The situation:

Your website is outdated. It’s been touched less in the last three years than (insert preferred inappropriate joke). So, you make it a priority to fix your website this year. You seek out a partner (ahem, Brokaw) to help. Said partner will most likely walk you through a traditional four-phased approach to the project—define, design, develop, optimize.

At the end of said process, you end up with a brand new website that you’re proud of. It works on modern screens. It is an accurate reflection of your brand.

That’s a good thing.

What’s not so good is that a full redesign is both time-consuming and expensive. Often, while the result may look shiny and new, the site could be much better. What’s worse? Your site is probably destined to be back to I-wish-I-wasn’t-so-ugly fairly soon.



In practice, the four-phase redesign process is squarely focused on the first three phases—define, design and develop. You’ve addressed the key initiatives and hypothesized user needs. Everyone (us included) is excited when it’s done because it is a lot of work. Whether it is the proverbial “content monkey” on your back, or the point where you start wishing bugs were simply insects—we end up with a lot of business sweat invested in the site that emerges.

At the end of the process, few are eager to dive deeper into the project which is where we meet phase four: optimize (the most important, yet most overlooked phase). Spending more time and money on a newly launched site seems like a bad idea—and, honestly, a hard sell.

However, two things have proven over and over again that phase four is essential: life and potential.


  • Bugs. Bugs are an ongoing factor in web development. We as designers and developers try to avoid them at all costs. We test, and we fix. We prevent. However, technology changes daily. Ongoing maintenance is necessary to prevent a site from ending up you know where.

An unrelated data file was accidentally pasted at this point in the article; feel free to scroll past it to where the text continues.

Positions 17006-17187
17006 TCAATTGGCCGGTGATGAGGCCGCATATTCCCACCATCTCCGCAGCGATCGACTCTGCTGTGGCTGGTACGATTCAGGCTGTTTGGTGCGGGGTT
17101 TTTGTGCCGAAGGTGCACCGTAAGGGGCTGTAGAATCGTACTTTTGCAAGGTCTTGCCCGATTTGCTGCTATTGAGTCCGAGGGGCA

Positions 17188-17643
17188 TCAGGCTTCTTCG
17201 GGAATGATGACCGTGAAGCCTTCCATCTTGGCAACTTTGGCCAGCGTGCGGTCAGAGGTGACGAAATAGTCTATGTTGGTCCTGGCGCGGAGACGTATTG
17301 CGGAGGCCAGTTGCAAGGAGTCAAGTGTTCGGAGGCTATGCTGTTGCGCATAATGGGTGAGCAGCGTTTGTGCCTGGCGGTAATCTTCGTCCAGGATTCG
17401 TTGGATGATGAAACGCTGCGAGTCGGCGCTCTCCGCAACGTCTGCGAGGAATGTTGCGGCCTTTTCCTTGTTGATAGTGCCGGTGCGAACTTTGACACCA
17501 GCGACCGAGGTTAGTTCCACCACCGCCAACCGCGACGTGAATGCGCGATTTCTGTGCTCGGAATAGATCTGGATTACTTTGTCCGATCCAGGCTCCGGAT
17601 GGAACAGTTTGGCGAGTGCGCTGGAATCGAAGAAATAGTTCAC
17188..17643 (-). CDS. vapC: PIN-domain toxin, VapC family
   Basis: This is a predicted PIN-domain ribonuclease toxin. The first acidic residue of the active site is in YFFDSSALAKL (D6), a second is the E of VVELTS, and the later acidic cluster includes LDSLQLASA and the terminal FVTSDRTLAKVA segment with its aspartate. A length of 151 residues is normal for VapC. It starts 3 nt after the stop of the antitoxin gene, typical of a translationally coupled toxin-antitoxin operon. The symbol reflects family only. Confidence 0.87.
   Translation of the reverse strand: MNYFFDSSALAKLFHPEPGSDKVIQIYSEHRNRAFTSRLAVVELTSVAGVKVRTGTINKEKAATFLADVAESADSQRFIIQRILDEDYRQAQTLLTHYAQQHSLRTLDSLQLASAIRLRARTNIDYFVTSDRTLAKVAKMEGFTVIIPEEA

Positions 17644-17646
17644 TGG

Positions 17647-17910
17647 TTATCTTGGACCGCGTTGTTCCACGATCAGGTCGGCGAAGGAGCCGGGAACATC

• New. Design trends, brand evolutions, technology and content all change. Your brand’s needs and your customer’s needs change. Phase four allows you to react, and even plan, for these changes.
  • Actual behavior. You teed up the project with a series of hypotheses. You may have even taken part in user exercises prior to launch. You formulated and designed around these hypotheses. Monitoring, evaluating and optimizing around actual behavior at a large scale breaks down the parts of your site that work and those that don’t.


When defining scope for a redesign, there are times when ideas are produced that are strong, but involve complex functionality, logistics and/or content. These ideas usually garner excitement. Then, dreams are crushed by the harsh reality of the idea’s implications on your project’s time and budget. Someone (usually the loudest in the room) is unwilling to waiver and says, “Let’s include that in Phase 2 of the project.” These moments are glimpses of a site’s true potential, but you can’t spend your budget on one idea, and thinking must be big-picture. We can focus on pieces of the site that in isolation are less daunting from a time and budget standpoint—these help to bring out your website’s true potential.

Ask yourself: do you need a full redesign? If you haven’t considered life and potential, then probably yes. If you do need a full redesign, and you adopt a new, different and ongoing approach to your project, you can avoid the I-wish-I-wasn’t-so-ugly site that undoubtedly would have followed.